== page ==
He estimated that the range and acuity of his hearing doubled every couple days. The unhearable became faint, the faint loud, and the loud deafening. Nothing escaped him. He heard each raindrop against the thunder, the marginalia beside the script of daily life.

“...half-caf soy macchiato with…”

“...and he was like, ‘duh’...”

“...slide G shows our forecast based on…”

“...will be answered in the order it was received…”

Ennis called in sick Wednesday morning, tickled to discover that he could actually hear his own voice returning back to him from his supervisor’s earpiece half a city away. In truth, he had never felt healthier, more alive. Why leave the apartment? Everything came to him.

But not Gloria. Not yet.

After realizing that he could hear everything in 5H, Ennis had at first shied away from eavesdropping. It seemed too forward, nonconsensual. But it was just so easy. Unavoidable, really. He could do it with his eyes closed.

And he did.

Gloria’s every sound hit him like a bewitching flock of homing signals: the chafing of her inseams, as distinct as her walk; unpredictable poppings of her left knee, always on the upstep; the soft net of asthma hemming in each breath. And her heart: her healthy, generous, 61 beats-per-minute-at-rest heart.

He rummaged the soundscape for an inkling about how to approach her. Miles Davis was a good start. But then what? He listened to her conversations, and to conversations about her, seeking actionable intelligence.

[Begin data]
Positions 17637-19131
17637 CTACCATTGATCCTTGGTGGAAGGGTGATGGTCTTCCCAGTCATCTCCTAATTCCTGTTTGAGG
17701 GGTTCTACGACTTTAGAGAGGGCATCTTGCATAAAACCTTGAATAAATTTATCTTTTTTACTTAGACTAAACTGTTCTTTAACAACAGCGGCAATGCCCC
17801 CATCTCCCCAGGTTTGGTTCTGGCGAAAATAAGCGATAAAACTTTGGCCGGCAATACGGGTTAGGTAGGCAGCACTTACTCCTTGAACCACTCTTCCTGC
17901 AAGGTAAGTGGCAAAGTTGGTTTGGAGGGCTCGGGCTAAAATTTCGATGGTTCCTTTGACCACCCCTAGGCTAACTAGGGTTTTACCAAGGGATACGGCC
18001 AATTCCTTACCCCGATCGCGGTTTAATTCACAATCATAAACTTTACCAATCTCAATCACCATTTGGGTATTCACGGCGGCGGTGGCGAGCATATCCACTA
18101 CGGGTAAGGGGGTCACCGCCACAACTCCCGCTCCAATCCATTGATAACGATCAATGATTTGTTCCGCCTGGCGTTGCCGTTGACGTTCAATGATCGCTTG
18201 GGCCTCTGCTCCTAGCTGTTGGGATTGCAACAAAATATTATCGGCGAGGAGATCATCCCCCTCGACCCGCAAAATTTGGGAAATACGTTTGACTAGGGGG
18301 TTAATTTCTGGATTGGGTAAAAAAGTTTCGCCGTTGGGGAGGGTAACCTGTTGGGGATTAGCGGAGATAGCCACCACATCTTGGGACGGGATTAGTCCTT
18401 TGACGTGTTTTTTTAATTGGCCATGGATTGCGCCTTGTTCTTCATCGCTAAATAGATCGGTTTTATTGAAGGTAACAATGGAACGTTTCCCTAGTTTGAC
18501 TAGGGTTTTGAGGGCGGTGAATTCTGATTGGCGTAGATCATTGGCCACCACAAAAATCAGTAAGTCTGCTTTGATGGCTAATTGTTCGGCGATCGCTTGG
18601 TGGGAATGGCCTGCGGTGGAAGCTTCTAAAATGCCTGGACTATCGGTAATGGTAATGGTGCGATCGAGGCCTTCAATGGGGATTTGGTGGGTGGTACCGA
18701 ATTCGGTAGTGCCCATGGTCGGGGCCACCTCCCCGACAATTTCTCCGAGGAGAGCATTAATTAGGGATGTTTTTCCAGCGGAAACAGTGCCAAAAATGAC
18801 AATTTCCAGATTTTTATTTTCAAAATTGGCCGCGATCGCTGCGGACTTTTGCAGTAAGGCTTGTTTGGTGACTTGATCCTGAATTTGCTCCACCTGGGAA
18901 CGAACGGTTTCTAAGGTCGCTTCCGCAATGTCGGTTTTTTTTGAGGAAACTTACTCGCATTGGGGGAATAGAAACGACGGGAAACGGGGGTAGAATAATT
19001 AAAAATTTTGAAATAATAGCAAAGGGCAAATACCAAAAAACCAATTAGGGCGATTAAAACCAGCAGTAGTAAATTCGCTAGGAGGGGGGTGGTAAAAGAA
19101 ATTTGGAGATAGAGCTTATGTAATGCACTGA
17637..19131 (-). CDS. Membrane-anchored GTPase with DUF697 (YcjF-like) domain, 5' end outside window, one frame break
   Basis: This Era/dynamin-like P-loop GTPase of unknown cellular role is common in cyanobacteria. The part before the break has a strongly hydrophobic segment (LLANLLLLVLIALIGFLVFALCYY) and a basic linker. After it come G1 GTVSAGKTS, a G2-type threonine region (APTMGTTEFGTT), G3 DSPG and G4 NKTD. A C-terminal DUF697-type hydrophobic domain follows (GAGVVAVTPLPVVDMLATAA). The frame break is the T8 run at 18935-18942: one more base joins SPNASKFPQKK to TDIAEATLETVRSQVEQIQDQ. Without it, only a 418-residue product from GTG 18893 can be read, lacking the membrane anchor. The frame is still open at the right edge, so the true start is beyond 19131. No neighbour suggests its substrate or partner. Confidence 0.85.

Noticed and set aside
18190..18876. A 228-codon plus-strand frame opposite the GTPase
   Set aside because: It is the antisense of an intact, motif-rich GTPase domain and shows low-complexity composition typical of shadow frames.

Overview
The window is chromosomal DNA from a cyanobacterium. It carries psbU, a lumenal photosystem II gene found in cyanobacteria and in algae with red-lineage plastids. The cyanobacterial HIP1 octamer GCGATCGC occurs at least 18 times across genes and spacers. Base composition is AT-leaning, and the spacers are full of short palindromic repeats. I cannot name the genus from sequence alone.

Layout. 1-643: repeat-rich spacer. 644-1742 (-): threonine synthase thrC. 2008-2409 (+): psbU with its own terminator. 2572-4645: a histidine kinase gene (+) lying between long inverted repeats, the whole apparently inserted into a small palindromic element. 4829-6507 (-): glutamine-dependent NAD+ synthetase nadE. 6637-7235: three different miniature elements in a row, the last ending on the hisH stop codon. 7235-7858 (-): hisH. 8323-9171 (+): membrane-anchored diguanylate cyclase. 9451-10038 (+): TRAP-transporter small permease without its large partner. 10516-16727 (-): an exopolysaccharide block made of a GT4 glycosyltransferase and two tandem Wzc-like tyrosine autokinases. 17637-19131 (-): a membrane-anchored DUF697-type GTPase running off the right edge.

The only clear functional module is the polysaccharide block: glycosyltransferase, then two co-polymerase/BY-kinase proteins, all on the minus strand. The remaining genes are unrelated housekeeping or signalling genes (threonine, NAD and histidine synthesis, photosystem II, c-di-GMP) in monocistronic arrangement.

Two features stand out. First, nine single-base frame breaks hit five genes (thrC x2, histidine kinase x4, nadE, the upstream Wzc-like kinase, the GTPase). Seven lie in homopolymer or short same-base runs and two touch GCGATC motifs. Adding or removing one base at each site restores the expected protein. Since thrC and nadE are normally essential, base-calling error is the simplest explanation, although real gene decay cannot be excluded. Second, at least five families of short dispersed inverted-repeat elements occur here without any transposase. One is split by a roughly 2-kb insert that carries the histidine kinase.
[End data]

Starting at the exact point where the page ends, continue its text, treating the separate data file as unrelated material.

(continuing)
Consumed by this mission--and having grown accustomed to navigating his apartment, batlike, in the dark--Ennis overlooked how the ear grew nearly as exponentially as his hearing. Had he turned on the bathroom light, he would have seen himself swooped leftward, like an arc lamp with a fleshy clamshell of a shade.

Emboldened by the intimacy of their connection—lover and loved, hearer and heard—Ennis finally grasped the perfect overture: the ear. Of course! His most prized possession. Next time Gloria passed his apartment, he would give her the ear, so that she could hear his heart quicken for her. It would be romantic, like van Gogh, but without the crazy.

He readied himself as Gloria neared his door, but she knocked first: an elephant tapdancing. “Are you OK, Mr. A?” she blared with concern. “Haven’t seen you in a while.”

At the last moment, Ennis thought to include Sketches of Spain, so she might hear it anew with her gift. He spun to grab it and heard--felt--a deafening crack. Ennis realized it was his neck even before the wet fish slap of the ear hitting the floor. As he crumpled heavily beside it in the moonlight, Ennis saw the ear spasm, shrink, and still.

Then everything faded to white noise.


© TJ Fox, 2015

TJ Fox (@farmeresq) is the author of two improbably long-titled nonfiction books on sustainability themes. He also writes fiction. Mostly short. What he tends not to write are biographical statements, which make him profoundly uncomfortable. Even when they’re written, however implausibly, in the third person. His works have placed in several competitions, and have been published or are forthcoming in Cosmonauts Avenue, the Washington Post, the Christian Science Monitor, and elsewhere. He lives in New Jersey.

The Ear was read by Mark Woollett on 2nd December 2015 for Magic & Moonlight